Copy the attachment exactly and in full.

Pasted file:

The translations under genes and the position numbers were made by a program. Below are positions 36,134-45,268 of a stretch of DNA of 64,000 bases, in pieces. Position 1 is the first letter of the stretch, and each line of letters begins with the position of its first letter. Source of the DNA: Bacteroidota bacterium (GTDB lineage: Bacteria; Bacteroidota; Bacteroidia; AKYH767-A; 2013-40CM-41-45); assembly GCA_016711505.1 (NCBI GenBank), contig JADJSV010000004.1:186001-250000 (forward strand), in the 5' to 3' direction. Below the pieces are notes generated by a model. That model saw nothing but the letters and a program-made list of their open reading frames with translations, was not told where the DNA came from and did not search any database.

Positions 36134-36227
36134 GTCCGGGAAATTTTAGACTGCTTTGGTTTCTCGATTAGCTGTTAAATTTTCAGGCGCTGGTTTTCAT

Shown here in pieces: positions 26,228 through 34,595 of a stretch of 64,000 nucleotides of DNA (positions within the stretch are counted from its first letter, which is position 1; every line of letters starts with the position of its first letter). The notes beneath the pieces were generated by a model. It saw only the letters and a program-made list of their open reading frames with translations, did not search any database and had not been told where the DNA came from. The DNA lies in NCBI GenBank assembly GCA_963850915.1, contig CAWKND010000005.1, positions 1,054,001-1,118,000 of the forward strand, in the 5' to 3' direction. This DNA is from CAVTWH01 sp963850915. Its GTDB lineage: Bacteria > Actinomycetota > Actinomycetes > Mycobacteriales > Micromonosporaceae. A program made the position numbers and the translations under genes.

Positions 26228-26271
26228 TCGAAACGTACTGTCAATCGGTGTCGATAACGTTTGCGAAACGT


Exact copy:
The translations under genes and the position numbers were made by a program. Below are positions 36,134-45,268 of a stretch of DNA of 64,000 bases, in pieces. Position 1 is the first letter of the stretch, and each line of letters begins with the position of its first letter. Source of the DNA: Bacteroidota bacterium (GTDB lineage: Bacteria; Bacteroidota; Bacteroidia; AKYH767-A; 2013-40CM-41-45); assembly GCA_016711505.1 (NCBI GenBank), contig JADJSV010000004.1:186001-250000 (forward strand), in the 5' to 3' direction. Below the pieces are notes generated by a model. That model saw nothing but the letters and a program-made list of their open reading frames with translations, was not told where the DNA came from and did not search any database.

Positions 36134-36227
36134 GTCCGGGAAATTTTAGACTGCTTTGGTTTCTCGATTAGCTGTTAAATTTTCAGGCGCTGGTTTTCAT

Shown here in pieces: positions 26,228 through 34,595 of a stretch of 64,000 nucleotides of DNA (positions within the stretch are counted from its first letter, which is position 1; every line of letters starts with the position of its first letter). The notes beneath the pieces were generated by a model. It saw only the letters and a program-made list of their open reading frames with translations, did not search any database and had not been told where the DNA came from. The DNA lies in NCBI GenBank assembly GCA_963850915.1, contig CAWKND010000005.1, positions 1,054,001-1,118,000 of the forward strand, in the 5' to 3' direction. This DNA is from CAVTWH01 sp963850915. Its GTDB lineage: Bacteria > Actinomycetota > Actinomycetes > Mycobacteriales > Micromonosporaceae. A program made the position numbers and the translations under genes.

Positions 26228-26271
26228 TCGAAACGTACTGTCAATCGGTGTCGATAACGTTTGCGAAACGT